Meet Our Attorneys
In 2010, Ms. Bazzi established the Immigration Law Offices of Sarah K. Bazzi, Esq. LLC because she saw a need for dedicated, honest, ethical attorneys to provide fairly priced legal services for all immigrants, especially those with difficult cases. Ms. Leticia Corona works as an associate attorney and Sara McDowell work as a contract attorney in the firm. We have four staff members. Everyone in the firm speaks Spanish and 90% of our clients are Mexican or Central American. We do many asylum cases, U-visas, and immigration court defense and specialize in cases involving children and domestic violence. Our practice is limited to federal immigration law.

Sarah K. Bazzi, Esq.

Prior to opening her law firm, Ms. Bazzi was a judicial law clerk for the Miami Immigration Court with the Prestigious Department of Justice Attorney General's Honors Program and a judicial law clerk for the Supreme Court of the State of Hawaii. Ms. Bazzi graduated summa cum laude, in the top 5% of her class, from the University of Hawaii William S. Richardson School of Law in 2006. She is barred by the state of Hawaii.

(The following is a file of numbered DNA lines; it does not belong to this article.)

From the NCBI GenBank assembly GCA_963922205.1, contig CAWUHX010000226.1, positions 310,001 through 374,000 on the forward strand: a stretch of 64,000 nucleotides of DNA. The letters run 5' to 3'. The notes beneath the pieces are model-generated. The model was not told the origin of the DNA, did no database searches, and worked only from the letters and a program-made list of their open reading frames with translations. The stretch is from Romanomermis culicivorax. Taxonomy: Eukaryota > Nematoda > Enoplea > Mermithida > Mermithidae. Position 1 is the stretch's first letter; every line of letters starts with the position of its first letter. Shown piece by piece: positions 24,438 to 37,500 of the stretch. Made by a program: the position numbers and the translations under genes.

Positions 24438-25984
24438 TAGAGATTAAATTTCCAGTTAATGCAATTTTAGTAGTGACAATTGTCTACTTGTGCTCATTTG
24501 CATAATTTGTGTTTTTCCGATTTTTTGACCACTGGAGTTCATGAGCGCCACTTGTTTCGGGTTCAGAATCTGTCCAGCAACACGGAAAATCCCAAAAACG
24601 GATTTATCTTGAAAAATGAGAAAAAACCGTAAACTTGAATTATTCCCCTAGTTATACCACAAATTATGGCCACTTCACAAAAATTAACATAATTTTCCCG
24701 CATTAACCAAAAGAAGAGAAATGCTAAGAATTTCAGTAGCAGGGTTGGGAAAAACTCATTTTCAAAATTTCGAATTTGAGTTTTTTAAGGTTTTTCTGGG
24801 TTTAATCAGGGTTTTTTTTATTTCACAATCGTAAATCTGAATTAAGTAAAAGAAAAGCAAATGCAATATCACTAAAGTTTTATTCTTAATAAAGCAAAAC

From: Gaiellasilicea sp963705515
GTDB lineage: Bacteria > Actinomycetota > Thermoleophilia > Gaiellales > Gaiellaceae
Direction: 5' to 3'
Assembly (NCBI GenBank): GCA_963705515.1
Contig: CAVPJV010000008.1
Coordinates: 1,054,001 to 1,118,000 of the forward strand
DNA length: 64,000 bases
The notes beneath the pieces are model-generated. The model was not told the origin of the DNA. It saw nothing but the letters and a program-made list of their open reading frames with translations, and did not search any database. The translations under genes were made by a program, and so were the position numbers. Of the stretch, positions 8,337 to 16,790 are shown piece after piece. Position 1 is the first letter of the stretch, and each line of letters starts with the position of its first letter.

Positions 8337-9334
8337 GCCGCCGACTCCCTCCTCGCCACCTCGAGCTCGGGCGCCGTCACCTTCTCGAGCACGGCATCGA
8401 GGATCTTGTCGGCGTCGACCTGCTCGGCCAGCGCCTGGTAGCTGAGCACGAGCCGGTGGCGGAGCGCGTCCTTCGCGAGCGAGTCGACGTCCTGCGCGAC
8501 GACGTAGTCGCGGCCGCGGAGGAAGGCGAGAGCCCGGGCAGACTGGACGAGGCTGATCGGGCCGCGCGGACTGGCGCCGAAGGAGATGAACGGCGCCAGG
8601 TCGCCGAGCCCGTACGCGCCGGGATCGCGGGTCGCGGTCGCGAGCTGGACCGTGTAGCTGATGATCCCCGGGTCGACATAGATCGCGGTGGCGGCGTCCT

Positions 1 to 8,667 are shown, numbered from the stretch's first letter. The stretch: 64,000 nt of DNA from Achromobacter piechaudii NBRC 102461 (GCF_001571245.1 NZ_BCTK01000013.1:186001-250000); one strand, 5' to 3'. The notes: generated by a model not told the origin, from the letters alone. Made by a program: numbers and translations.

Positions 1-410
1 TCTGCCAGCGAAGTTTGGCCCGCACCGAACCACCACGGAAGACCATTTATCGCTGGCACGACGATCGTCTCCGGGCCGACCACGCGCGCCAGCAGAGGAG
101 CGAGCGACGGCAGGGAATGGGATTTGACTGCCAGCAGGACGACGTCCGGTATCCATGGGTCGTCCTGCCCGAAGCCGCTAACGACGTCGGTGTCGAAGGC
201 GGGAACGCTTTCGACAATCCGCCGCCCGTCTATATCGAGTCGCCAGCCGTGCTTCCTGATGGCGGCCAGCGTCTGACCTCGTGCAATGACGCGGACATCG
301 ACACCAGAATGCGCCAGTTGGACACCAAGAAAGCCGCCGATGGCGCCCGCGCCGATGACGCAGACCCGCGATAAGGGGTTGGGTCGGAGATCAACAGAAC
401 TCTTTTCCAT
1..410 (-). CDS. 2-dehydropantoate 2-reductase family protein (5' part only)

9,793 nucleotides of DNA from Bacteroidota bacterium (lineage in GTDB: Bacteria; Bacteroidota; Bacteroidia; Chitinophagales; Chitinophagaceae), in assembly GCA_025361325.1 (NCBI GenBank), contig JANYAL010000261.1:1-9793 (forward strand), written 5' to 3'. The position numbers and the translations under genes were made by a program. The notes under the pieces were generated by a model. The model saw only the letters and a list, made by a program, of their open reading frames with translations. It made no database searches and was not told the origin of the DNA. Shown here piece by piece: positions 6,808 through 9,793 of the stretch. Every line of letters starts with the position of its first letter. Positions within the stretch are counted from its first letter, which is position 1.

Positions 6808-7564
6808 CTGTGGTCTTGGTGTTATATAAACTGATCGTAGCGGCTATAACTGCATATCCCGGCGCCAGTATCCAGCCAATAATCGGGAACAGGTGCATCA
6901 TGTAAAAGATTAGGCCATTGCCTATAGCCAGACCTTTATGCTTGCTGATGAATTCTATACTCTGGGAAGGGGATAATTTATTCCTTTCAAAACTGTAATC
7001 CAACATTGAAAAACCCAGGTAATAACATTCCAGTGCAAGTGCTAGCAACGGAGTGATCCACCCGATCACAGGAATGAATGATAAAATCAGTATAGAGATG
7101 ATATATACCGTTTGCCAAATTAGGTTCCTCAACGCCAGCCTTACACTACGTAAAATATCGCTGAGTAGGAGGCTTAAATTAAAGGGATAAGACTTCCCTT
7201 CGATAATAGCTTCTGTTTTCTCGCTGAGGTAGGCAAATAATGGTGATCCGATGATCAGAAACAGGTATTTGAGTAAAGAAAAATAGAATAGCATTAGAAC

Ms. Bazzi speaks Spanish, conversational Portuguese, and some French. She has traveled extensively in Central, South America, Southern Europe, North Africa, and parts of Asia. She lived in Hawaii for nine years so is accustomed to living in culturally diverse environments.

Legal Experience:

  • From 2006-2007, Ms. Bazzi was one of three law clerks to the 20+ immigration judges at the Miami Immigration Court.  She researched immigration law and drafted legal opinions for Immigration Judges.  She received a performance evaluation of outstanding.
  • From 2007-2009, she was a law clerk to Justice James E. Duffy of the Hawaii Supreme Court, the highest-level appellate state court in Hawaii.  While there, Ms. Bazzi conducted legal research and drafted legal opinions for her Justice, many of which were published.
  • In 2008-2009, Ms. Bazzi also worked as a legal writing professor at the William S. Richardson School of Law and Assistant Director of the Legal Writing Program for the Part-time Law Students.
  • 2005, Judicial Extern to Michael F. Broderick, Family Court Judge.  While there, Ms. Bazzi conducted legal research for the judge.
  • 2005-2006, Research Assistant to Professor Jill Ramsfield.  Ms. Bazzi helped design Professor Ramsfield’s legal writing curriculum and was a teaching assistant to several writing professors.